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No clarity on Iglulik nurse's fate
Northern News Services
Published Monday, May 14, 2012
Amittuq MLA Louis Tapardjuk had tabled the petition at the legislative assembly on March 7. It contained the signatures of 188 Iglulik residents requesting the community's nurse-in-charge be replaced.
A counter-petition to keep the nurse in charge had also circulated at the time.
The territorial government responded with three sentences, acknowledging the petition and the resident's concerns.
After recapping the situation in a sentence, its response was:"The Department of Health and Social Services acknowledges the petition and comments made on behalf of a number of residents from the community of Iglulik. "We appreciate hearing concerns and suggestions from all community members related to the delivery of health and social services."
Tapardjuk reacted by saying "it doesn't say anything."
When asked whether the nurse's employment in the community will be affected, the office of the health minister stated "the Iglulik nurse petition is an operations matter and we consider it inappropriate to comment on personnel matters in the media."
A lack of communication in the community likely contributed to a petition circulating demanding the nurse-in-charge step down this past winter, according to the Iglulik mayor.
Nicolas Arnatsiaq made the comment after the territorial government responded to a petition
Arnatsiaq said he has not personally read the government's response to the petition but is aware one was issued.
"The (hamlet) council should have been informed about it when the petition was going around," said Arnatsiaq, reiterating the petition went to the MLAs rather than hamlet council.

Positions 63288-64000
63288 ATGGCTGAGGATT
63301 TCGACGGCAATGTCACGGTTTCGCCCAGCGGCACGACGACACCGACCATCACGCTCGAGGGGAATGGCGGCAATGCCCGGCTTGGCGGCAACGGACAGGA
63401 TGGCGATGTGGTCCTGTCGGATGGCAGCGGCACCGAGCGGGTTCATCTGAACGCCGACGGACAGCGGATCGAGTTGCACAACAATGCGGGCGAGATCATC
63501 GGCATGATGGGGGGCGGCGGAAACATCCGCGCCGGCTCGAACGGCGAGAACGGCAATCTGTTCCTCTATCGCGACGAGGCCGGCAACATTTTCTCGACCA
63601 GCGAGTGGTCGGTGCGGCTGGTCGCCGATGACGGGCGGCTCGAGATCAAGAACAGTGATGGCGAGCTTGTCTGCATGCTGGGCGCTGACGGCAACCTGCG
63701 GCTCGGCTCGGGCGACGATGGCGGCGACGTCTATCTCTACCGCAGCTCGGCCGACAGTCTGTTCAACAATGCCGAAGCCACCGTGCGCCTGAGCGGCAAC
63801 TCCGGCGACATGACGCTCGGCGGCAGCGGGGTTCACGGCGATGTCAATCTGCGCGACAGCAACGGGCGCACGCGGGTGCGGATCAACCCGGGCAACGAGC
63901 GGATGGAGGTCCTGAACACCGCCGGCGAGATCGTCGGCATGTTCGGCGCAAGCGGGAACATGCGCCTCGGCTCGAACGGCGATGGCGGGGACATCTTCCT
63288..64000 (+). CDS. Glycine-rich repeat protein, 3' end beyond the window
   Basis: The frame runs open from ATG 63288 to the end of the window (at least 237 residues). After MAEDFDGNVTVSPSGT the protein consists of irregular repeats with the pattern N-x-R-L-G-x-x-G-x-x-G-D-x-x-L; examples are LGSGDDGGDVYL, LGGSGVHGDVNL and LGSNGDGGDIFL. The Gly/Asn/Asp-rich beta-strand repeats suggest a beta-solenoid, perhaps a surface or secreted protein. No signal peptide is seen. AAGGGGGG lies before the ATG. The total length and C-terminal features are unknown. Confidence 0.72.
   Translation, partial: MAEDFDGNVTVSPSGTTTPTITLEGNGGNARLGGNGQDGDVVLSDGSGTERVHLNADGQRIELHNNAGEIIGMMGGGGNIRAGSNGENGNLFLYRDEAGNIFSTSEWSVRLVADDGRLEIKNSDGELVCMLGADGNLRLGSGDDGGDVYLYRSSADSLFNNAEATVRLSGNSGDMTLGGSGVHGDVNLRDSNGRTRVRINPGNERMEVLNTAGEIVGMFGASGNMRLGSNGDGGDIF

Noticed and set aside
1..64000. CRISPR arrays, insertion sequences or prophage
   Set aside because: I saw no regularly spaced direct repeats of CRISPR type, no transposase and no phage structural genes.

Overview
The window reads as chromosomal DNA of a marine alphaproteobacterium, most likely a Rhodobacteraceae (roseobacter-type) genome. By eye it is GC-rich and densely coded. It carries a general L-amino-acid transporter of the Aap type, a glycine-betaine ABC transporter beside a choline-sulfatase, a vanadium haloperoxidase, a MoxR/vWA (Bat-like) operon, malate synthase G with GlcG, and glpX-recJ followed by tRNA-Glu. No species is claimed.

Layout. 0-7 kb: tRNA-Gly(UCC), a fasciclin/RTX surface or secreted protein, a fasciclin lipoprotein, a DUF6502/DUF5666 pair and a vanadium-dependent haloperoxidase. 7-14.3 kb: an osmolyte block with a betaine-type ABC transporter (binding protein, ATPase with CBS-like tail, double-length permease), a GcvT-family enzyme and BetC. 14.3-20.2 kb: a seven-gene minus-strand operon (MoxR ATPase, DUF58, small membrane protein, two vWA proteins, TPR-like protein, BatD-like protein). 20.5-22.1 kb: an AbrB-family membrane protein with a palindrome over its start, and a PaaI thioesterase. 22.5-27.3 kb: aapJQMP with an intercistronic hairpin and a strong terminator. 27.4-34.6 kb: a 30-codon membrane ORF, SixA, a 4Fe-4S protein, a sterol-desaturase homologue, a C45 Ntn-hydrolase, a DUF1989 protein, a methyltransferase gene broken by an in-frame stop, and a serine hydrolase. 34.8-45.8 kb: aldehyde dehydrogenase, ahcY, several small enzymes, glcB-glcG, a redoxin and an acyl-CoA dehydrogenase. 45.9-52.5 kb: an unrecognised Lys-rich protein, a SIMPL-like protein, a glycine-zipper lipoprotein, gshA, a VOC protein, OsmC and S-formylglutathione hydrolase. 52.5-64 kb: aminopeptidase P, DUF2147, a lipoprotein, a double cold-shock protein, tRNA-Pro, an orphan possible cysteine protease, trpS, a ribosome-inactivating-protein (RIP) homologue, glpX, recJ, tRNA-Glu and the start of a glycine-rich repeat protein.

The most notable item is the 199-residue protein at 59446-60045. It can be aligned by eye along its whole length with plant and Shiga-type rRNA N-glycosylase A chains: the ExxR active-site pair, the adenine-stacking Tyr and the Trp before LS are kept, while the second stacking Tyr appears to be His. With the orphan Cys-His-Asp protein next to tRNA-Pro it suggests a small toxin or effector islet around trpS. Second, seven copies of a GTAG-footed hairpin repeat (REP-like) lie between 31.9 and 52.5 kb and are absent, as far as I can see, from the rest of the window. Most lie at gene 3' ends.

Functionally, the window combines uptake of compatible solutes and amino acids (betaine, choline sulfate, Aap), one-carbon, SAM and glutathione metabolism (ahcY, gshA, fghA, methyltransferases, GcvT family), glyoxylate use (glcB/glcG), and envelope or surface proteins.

A lack of communication within the community contributes to such conflicts, he said.
"That usually results in this kind of, if I could use the word, petty goings on. It all boils down to no communications in the community," said Arnatsiaq. "The various agencies not keeping each other informed as to what they are doing. That's one of the factors that causes these kinds of, I would say, unnecessary, even the word conflict."
That sentiment is shared by Tapardjuk, who said the community and the health centre are out of touch with each other.
"The health centre is working in isolation, without the participation of the community and this has to stop," he said. "We have to work together to deal with health issues and complaints."
Tapardjuk said he asked for a review of the patient/client complaints procedures during the winter sitting of the legislative assembly because the current process doesn't work.
He said in the legislature on March 1, appealing through the regional director of operations has "never been successful and it's basically just a paper trail." He added no room exists for second opinions as there is only one health centre in the community. Tapardjuk's motion passed so the territorial health minister has to report on the review's findings no later than the first day of the fall sitting of the legislative assembly on Oct. 23.
"Right at the moment, there is nothing in place, that in my opinion, satisfies the communities when they have a problem with a nurse or the health centre," he said. "There is a mechanism in place but it's a joke. In the current process, it doesn't work. "